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Sit-in movement

From Wikipedia, the free encyclopedia

The sit-in movement, or student sit-in movement, was a wave of sit-ins that followed the Greensboro sit-ins on February 1, 1960 in North Carolina. The sit-in movement employed the tactic of nonviolent direct action and was a pivotal event during the Civil Rights Movement.

African-American college students attending Historically Black Colleges and Universities in the United States powered the sit-in movement across the country. Many students across the country followed by example, as sit-ins provided a powerful tool for students to use to attract attention. The students of Baltimore made use of this in 1960 where many used the efforts to desegregate department store restaurants, which proved to be successful lasting about three weeks. This was one small role Baltimore played in the civil rights movement of the 1960s. The city facilitated social movements across the country as it saw bus and taxi companies hiring African-Americans in 1951-1952.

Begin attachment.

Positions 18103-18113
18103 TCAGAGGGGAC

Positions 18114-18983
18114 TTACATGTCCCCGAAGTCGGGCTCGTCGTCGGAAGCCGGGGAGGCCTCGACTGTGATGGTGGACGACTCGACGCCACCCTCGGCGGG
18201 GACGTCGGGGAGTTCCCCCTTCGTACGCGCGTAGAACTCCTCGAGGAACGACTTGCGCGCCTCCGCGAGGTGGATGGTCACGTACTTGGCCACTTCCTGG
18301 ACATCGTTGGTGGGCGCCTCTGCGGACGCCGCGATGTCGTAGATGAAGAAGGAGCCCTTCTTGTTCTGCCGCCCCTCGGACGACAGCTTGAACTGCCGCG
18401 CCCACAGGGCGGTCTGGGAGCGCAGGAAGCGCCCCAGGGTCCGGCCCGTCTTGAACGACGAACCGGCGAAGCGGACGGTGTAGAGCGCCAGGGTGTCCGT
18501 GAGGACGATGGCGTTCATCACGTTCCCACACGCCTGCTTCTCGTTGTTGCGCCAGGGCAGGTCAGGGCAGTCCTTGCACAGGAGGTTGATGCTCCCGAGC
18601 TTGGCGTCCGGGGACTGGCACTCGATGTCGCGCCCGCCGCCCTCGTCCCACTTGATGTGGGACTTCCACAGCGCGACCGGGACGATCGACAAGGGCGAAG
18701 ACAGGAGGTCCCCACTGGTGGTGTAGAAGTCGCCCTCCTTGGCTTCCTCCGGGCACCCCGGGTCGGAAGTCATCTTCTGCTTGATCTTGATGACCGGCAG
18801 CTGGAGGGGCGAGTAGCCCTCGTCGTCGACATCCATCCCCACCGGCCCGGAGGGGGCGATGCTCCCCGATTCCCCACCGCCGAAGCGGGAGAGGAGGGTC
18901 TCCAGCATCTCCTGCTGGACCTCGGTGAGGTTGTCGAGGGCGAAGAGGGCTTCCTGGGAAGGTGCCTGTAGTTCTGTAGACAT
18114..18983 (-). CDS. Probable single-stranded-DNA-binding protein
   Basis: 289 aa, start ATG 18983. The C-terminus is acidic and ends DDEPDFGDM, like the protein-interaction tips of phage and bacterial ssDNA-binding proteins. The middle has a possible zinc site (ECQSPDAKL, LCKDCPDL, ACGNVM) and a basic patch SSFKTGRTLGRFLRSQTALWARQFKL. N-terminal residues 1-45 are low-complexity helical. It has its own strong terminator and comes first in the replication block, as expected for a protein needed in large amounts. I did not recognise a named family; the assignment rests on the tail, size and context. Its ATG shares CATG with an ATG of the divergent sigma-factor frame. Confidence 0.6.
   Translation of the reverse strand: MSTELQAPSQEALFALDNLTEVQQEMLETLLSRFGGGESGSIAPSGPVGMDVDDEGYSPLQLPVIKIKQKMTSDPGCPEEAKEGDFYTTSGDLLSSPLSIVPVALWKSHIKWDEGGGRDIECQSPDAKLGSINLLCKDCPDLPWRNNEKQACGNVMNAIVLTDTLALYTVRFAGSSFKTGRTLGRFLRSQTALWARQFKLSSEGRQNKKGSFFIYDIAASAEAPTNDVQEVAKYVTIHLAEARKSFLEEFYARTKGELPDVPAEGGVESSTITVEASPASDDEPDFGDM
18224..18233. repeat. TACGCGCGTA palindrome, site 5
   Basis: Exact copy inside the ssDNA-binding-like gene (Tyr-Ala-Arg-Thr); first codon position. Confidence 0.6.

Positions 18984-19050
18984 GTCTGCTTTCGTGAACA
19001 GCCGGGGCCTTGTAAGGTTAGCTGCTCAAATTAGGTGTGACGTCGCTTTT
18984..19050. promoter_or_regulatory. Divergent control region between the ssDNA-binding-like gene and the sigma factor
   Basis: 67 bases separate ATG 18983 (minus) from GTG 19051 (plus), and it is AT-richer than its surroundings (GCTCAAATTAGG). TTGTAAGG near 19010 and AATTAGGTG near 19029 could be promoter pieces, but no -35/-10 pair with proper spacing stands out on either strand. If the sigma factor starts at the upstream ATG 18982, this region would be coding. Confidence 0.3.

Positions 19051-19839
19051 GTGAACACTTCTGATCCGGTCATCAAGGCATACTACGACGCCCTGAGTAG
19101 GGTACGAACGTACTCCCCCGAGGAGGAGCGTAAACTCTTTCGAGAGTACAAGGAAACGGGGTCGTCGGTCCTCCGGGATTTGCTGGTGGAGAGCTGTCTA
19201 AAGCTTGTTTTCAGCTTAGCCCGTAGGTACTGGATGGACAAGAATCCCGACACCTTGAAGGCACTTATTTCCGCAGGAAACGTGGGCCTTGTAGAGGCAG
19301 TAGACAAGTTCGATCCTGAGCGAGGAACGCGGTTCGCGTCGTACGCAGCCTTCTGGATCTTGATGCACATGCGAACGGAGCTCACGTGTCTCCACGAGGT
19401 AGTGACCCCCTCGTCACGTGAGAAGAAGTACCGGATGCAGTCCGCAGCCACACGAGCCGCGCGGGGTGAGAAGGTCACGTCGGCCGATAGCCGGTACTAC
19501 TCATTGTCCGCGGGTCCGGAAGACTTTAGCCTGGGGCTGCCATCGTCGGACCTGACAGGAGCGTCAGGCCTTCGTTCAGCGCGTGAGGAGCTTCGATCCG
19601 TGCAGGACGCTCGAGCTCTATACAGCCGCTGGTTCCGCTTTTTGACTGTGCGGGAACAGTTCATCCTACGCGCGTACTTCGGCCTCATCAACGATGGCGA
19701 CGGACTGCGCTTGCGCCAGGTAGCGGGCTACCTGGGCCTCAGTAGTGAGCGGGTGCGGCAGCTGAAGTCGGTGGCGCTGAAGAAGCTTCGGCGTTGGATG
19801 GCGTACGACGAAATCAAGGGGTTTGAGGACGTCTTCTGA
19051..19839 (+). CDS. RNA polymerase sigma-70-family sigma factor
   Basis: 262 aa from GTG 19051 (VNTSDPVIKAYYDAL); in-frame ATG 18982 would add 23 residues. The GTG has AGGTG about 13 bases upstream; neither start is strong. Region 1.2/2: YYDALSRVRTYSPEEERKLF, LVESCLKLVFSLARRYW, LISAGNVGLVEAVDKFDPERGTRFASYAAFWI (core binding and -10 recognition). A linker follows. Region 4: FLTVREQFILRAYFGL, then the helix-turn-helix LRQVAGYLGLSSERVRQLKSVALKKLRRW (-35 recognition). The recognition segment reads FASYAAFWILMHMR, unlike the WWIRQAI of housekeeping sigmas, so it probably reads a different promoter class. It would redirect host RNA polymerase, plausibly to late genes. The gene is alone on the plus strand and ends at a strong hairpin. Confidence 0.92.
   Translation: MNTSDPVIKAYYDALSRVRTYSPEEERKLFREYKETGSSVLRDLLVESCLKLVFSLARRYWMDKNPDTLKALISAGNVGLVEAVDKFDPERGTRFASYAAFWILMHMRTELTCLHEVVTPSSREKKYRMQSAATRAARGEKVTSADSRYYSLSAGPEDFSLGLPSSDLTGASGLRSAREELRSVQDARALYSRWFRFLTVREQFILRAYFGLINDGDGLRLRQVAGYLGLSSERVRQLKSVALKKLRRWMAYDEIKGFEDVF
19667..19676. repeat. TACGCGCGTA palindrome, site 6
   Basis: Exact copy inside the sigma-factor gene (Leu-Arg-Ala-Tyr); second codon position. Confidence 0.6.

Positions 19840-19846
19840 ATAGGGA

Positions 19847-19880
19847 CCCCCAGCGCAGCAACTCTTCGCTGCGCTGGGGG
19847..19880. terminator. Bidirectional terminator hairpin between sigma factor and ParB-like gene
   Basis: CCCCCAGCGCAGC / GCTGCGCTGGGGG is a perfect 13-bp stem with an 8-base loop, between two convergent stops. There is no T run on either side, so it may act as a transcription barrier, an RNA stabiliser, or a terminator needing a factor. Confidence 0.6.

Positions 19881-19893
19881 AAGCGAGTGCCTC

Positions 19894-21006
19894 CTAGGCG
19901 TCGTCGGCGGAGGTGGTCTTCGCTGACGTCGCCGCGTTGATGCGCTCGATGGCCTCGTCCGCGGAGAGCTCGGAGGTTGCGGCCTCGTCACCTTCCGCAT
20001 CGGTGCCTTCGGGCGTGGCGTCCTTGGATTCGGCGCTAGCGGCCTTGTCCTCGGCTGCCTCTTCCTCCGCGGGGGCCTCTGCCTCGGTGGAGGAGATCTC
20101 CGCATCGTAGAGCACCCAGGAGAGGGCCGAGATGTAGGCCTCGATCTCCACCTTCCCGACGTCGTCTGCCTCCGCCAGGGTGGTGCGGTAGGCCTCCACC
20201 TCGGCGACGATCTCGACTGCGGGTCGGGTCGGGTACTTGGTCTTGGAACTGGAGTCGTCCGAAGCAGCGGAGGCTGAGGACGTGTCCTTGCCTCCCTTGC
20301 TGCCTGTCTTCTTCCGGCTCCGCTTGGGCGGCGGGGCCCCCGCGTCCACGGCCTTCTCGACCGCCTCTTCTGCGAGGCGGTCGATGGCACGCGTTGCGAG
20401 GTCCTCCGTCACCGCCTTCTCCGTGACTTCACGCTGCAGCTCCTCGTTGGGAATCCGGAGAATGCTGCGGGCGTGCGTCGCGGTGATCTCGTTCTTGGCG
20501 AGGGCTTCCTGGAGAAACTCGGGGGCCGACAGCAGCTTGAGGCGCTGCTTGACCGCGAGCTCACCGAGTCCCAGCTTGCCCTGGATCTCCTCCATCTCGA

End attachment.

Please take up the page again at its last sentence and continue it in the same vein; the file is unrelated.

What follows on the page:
Morgan State College students saw the success of the sit-ins in Greensboro, North Carolina, and wanted to utilize this tactic in the department store restaurants. There were massive amounts of support from the community for the students’ efforts, but more importantly, white involvement and support grew in favor of desegregation of department store restaurants.[1]

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List of sit-ins

Precursors to sit-in movement

Start date Sit-in Location Ref. Note
August 21, 1939 Alexandria Library sit-in Alexandria, Virginia [2][3] [note 1]
1943 Chicago, Illinois [4] [note 2]
1953 Baltimore sit-ins Baltimore, Maryland
January 20, 1955 Baltimore sit-ins Baltimore, Maryland [5][6] [note 3]
June 23, 1957 Royal Ice Cream sit-in Durham, North Carolina [7] [note 4]
July 19, 1958 Dockum Drug Store sit-in Wichita, Kansas [8]
August 19, 1958 Oklahoma City sit-ins Oklahoma City, Oklahoma [9][8] [note 5]